Volume 11, Issue 2 - March/April 2007
I have an extreme aversion to whipped cream. I hate it in any form. So, when the Starbucks barista handed me my double-tall white chocolate mocha with no whip covered in whip, I was mildly disturbed. When he “fixed” it by providing me with another coffee, this time, with only one shot, I became very disturbed.
I am normally a pleasant person, but I’ve worked in customer service before and expect the same service to be provided to me. But here, at the nation’s largest coffee chain, which prides itself on customization, my simple request was being overlooked again and again. I spent nearly 10 minutes during my lunch hour awaiting a coffee that should have taken three minutes.
This got me to thinking—why is good service so lacking in our society? Don’t businesses care anymore if their customers are satisfied?
While I was working on this issue, I was pleased to find that there are still some companies in the window film industry, at least, that put service at the top of their list of priorities. As you’ll see in my profile of Sun Tint in Austin, Texas, on page 18, there are companies that actually rank this as their number-one effort. Sun Tint provides a waiting room equipped with cold beverages and wireless Internet access.
When I moved on to do Price Points (page 29), I kept thinking about this and tried to pay a bit more attention than usual to the service I was receiving when I called shops across the United States for quotes.
I had quite a mixture of experiences—some good, some bad.
One of the shops answered, “Hey, this is Joe,” with no offer to help whatsoever. I wasn’t even sure if I was calling a tint shop or if I had dialed the wrong number. I got the price, but had I truly been looking to have my car tinted, I certainly would have thought twice before taking it to this shop.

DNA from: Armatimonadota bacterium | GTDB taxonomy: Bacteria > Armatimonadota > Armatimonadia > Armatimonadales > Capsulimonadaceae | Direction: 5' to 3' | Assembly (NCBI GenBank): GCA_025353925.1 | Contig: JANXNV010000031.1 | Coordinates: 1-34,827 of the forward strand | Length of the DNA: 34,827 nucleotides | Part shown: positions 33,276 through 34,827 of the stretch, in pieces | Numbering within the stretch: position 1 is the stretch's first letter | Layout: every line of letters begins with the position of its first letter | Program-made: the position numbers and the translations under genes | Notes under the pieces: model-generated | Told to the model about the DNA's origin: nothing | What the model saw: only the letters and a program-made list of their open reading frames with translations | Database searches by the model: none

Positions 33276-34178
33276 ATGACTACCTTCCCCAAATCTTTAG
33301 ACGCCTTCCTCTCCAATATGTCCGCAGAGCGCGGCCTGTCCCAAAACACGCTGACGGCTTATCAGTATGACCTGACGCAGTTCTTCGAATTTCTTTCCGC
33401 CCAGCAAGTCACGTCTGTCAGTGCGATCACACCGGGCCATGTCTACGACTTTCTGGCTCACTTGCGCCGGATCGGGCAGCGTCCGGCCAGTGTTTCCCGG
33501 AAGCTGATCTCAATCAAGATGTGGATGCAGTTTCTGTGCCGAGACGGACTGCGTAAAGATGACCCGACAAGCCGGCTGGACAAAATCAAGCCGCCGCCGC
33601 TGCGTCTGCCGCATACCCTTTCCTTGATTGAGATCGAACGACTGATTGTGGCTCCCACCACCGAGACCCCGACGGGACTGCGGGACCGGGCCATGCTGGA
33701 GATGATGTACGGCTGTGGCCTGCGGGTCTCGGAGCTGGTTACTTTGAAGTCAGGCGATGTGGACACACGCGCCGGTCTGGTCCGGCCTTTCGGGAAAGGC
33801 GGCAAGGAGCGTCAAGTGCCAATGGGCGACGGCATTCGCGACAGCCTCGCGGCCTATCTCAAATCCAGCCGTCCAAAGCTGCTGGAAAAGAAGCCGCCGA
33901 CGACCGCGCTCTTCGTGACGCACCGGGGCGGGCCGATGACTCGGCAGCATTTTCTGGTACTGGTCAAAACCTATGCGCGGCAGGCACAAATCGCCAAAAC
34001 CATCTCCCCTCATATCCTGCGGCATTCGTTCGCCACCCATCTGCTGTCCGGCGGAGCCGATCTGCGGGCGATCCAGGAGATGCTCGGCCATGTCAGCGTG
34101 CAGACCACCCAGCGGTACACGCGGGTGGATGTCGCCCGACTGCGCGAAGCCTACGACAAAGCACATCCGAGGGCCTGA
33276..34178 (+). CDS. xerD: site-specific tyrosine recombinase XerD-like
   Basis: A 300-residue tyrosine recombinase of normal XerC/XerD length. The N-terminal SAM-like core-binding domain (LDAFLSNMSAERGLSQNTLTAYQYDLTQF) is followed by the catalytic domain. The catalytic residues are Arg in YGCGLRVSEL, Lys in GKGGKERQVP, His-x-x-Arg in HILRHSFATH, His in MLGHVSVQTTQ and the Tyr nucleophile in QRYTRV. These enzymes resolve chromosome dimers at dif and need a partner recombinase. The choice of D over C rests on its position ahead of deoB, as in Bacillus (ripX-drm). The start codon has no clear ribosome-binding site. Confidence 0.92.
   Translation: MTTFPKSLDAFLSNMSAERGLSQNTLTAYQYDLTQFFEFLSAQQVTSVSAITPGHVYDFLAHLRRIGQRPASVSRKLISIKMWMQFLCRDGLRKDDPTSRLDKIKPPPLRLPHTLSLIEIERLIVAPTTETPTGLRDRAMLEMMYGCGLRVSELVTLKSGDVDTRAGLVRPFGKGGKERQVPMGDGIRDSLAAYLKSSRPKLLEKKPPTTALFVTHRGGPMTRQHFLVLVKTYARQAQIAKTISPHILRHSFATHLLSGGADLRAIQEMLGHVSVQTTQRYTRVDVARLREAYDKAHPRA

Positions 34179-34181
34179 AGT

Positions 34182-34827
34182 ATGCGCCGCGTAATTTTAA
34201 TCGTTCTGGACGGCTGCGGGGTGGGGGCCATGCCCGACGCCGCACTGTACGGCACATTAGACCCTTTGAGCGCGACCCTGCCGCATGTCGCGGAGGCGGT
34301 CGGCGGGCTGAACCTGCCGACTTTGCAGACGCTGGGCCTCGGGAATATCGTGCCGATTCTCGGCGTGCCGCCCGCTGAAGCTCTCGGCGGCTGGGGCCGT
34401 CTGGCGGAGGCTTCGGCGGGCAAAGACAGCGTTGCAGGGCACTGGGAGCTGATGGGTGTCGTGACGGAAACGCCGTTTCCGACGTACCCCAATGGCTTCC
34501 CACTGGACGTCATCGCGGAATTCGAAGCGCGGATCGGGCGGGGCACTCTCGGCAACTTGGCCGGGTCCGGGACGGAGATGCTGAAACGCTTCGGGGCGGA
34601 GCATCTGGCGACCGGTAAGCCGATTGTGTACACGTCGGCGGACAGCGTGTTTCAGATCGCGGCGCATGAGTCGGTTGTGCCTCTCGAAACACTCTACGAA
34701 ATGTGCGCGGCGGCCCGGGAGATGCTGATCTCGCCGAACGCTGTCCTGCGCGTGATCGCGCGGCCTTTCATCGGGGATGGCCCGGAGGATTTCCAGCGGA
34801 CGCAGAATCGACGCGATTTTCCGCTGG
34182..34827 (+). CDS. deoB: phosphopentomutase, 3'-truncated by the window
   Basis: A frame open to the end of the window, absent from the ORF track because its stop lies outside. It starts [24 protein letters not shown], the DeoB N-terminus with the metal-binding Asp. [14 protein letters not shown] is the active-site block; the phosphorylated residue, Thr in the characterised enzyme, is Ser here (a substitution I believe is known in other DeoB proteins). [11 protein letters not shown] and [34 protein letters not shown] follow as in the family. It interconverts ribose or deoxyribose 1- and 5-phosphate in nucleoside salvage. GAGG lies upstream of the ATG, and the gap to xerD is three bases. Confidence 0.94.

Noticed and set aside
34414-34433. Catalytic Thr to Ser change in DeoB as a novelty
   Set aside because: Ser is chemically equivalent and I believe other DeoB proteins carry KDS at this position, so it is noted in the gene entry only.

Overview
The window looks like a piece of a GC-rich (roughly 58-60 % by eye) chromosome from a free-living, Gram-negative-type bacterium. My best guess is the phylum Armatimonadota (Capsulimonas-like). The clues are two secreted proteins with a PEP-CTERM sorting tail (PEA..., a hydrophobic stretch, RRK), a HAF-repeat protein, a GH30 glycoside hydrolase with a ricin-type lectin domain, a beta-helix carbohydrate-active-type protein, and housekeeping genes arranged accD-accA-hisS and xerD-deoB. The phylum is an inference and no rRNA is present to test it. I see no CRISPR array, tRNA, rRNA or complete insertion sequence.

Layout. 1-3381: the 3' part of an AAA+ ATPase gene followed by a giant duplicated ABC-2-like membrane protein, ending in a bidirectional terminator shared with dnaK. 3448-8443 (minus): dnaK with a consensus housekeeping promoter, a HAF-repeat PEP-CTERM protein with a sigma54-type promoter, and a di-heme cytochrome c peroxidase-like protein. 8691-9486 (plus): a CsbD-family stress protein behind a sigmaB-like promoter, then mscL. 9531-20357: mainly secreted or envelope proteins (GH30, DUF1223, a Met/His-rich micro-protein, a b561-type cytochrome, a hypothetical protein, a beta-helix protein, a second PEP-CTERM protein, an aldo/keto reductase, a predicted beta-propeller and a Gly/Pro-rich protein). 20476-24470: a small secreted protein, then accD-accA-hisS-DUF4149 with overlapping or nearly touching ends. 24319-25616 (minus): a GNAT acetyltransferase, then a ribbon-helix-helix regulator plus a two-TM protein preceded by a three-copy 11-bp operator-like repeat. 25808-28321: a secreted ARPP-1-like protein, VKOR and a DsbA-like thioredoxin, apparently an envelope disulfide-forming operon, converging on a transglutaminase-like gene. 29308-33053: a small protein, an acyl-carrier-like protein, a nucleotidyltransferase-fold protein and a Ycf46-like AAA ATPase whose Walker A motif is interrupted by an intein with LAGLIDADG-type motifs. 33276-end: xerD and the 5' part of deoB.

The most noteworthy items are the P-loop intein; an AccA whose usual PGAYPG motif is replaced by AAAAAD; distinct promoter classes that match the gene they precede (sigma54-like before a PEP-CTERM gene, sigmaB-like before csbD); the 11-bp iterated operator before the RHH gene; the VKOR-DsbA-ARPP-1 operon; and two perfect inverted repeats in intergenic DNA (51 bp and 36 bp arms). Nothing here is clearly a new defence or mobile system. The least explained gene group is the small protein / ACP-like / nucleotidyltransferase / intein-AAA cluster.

Soon, though, things started to take a turn for the better. I called another shop, this time in Columbus, Ohio, who not only answered politely, but asked me several questions and told me about their lifetime warranty.
I had a similar experience when I called a shop in Portland, Ore. The representative asked if I had a referral.
I answered, “No, why? Would that change the price?”
The gentleman had a very surprising answer.
“Everybody’s going to tell you they’re going to do the best job. I’d rather you be referred to us, so that you know that we’re going to do a good job,” he said.
I finished the call feeling “enthusiastically satisfied,” which is the term Starbucks uses in its mission statement for how it would like for its customers to feel when they leave. And I had this feeling before the work was even done.
David Read of Johnson Window Films speaks to this as well in his column on page 7. He offers some tips for welcoming your customers when they call.
Hopefully, using these tips, you can increase your repeat business and gain new customers. While you may not be selling a double-tall white chocolate mocha with no whip, in the end, leaving your customers enthusiastically satisfied is still what it’s all about.
Penny Stacey is the editor of Window Film magazine.